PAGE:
Because of how severe Amy’s diabetes symptoms were, she was considered sick enough to be eligible for the ESA. After the payments started, Amy was able to focus on trying to get her health on track instead of worrying about trying to hold down a job.
The Lost Paperwork
However, that all ended in 2016. According to Watson, the local job center lost Amy’s paperwork, which had exempt her from having to try to find a job to continue getting the weekly payments. “After her claim was messed up she was then having to attend classes aimed at getting her into work,” Watson explained.
The Trouble Begins
“She would go to the Job Centre and vomit. We kept trying to tell them that she really wasn’t well but no-one would listen,” Watson added. In order to get the payments, Amy had to attend appointments at the job center to show she was looking for a job.
A Downward Spiral
While she tried her best to attend, she occasionally missed a couple of appointments when she was too sick. As a result, the payments were halted. That happened a few times over the years, and Watson explained that it really put a strain on Amy. Not only did it affect her physical health, but also her mental health.
A Single Income
According to Watson, he was also given the ESA after he was stabbed two years ago and had to relearn how to walk. When Amy’s payments were halted, they struggled to get by on a single allowance. “Amy needed to follow a low sugar diet, and these foods for a specific diet aren’t cheap,” Watson said.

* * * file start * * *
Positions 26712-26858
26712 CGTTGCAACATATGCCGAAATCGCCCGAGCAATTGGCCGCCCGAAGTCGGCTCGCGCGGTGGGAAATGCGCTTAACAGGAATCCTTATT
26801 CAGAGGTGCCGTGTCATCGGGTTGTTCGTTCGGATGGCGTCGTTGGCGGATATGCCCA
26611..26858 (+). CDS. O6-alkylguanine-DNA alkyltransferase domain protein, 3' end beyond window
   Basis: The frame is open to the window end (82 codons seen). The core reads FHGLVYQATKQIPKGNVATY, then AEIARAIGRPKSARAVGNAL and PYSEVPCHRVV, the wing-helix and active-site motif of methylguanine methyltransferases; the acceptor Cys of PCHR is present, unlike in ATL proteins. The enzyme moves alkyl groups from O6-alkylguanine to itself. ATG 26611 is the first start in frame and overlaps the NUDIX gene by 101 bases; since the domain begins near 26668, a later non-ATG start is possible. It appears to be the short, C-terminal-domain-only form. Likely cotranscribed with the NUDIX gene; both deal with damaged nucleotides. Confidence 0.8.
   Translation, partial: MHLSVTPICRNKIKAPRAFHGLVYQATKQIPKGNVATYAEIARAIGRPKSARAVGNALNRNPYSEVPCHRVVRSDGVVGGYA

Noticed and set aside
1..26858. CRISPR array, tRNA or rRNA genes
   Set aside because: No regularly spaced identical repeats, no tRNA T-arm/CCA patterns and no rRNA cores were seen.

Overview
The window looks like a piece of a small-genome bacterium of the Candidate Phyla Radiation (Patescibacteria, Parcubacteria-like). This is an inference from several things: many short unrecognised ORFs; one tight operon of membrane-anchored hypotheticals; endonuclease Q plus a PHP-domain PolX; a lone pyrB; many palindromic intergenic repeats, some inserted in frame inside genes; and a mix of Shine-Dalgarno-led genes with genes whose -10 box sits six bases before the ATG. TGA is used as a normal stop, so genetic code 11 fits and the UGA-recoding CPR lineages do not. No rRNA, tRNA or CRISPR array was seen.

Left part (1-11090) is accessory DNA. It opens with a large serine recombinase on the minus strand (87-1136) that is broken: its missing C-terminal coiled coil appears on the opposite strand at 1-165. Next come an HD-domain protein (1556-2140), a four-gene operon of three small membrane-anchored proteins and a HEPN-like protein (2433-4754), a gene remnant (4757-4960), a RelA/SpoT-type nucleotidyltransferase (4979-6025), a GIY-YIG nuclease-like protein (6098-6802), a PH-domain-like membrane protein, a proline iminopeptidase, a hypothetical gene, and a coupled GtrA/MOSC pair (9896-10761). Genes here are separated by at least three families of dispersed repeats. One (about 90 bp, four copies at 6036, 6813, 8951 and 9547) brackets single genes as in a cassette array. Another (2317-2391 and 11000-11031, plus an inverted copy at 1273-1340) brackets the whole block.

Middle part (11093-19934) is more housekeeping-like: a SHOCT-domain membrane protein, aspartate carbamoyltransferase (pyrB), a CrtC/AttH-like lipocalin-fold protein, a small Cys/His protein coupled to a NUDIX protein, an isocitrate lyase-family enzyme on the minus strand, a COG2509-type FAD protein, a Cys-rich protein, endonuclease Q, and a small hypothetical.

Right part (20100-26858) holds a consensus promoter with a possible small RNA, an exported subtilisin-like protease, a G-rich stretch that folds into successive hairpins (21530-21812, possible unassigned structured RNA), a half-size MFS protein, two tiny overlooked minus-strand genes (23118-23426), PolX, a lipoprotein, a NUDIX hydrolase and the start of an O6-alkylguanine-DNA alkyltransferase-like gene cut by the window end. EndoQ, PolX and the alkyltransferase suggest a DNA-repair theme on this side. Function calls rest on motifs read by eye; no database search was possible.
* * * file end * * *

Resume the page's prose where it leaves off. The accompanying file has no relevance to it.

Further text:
The Final Straw
“I went without food to try to help her,” the 37-year-old explained. In May 2017, Amy was cut off from her ESA again because she missed another appointment at the job center even though she had proof that she was at a doctor’s appointment.
The Four-Week Sanction
“We showed the evidence that she had a 94 percent attendance rate and she was told she would get her money the next day but that didn’t happen. Next thing we’re told is that she had a four-week sanction and no-one could explain why,” Watson said. Meanwhile, Amy was barely eating enough to keep her blood sugar healthy.
A Depressive Episode
At that point, Amy wasn’t in control of her diabetes nor her finances. As a result, she couldn’t afford to buy and eat the right foods she needed as a diabetic. “It got her really down and she wouldn’t get out of bed or even watch TV. She hardly left the bedroom,” Watson explained.
When they tried to get help from the job center, they told Amy to go get food at a food bank. “Amy’s diabetes made her extremely unwell. We had no food in the house at the time. She was told to go to a food bank – we called one and they said they didn’t have suitable food for diabetics,” the 37-year-old said.
The Phone Call
One day, Watson suggested Amy go to visit her dad to try and get her out of the house and in a better mood. “When he saw her he told her she looked pale and suggested she have a lie down. Then he took a shower and after that found her body cold,” Watson said. “I was at home making her a roast dinner when her brother called me to say she’d passed away.”
‘Killed By The Government’
“She was literally killed by the Government,” Watson said after Amy’s fatal low blood sugar attack, which was caused because her ESA had been cut off and she couldn’t afford enough food to keep her glucose levels steady. As if the situation wasn’t tragic enough, Watson also explained that the local council kicked him out of the home he shared with Amy after her death since it was in her name. “It’s a struggle finding landlords who will accept housing benefit and the council aren’t helping me,” he added.